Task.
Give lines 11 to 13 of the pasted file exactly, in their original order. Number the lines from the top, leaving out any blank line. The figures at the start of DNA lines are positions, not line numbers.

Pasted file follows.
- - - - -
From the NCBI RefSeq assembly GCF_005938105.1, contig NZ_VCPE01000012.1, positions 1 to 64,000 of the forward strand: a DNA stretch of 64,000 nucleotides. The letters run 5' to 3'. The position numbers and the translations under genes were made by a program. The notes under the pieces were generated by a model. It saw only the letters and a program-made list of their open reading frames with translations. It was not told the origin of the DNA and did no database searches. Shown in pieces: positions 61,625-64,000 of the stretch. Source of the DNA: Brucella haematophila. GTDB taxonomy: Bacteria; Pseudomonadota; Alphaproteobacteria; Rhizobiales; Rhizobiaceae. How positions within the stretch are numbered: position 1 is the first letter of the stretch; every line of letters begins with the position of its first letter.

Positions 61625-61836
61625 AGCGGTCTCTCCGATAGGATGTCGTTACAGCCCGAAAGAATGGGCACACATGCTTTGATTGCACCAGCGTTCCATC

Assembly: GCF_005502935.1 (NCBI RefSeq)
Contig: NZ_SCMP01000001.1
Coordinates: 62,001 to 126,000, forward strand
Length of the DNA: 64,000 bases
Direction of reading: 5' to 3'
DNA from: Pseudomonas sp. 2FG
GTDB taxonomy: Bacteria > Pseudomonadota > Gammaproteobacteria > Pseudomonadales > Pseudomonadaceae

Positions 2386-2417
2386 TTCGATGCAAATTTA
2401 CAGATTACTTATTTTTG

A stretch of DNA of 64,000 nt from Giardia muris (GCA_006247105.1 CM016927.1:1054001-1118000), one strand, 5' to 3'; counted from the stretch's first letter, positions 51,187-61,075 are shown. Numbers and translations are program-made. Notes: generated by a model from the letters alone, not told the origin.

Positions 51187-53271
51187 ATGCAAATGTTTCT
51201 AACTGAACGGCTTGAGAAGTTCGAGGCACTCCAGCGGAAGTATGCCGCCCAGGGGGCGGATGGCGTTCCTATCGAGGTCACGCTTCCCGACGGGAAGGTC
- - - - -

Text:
Positions 2386-2417
2386 TTCGATGCAAATTTA
2401 CAGATTACTTATTTTTG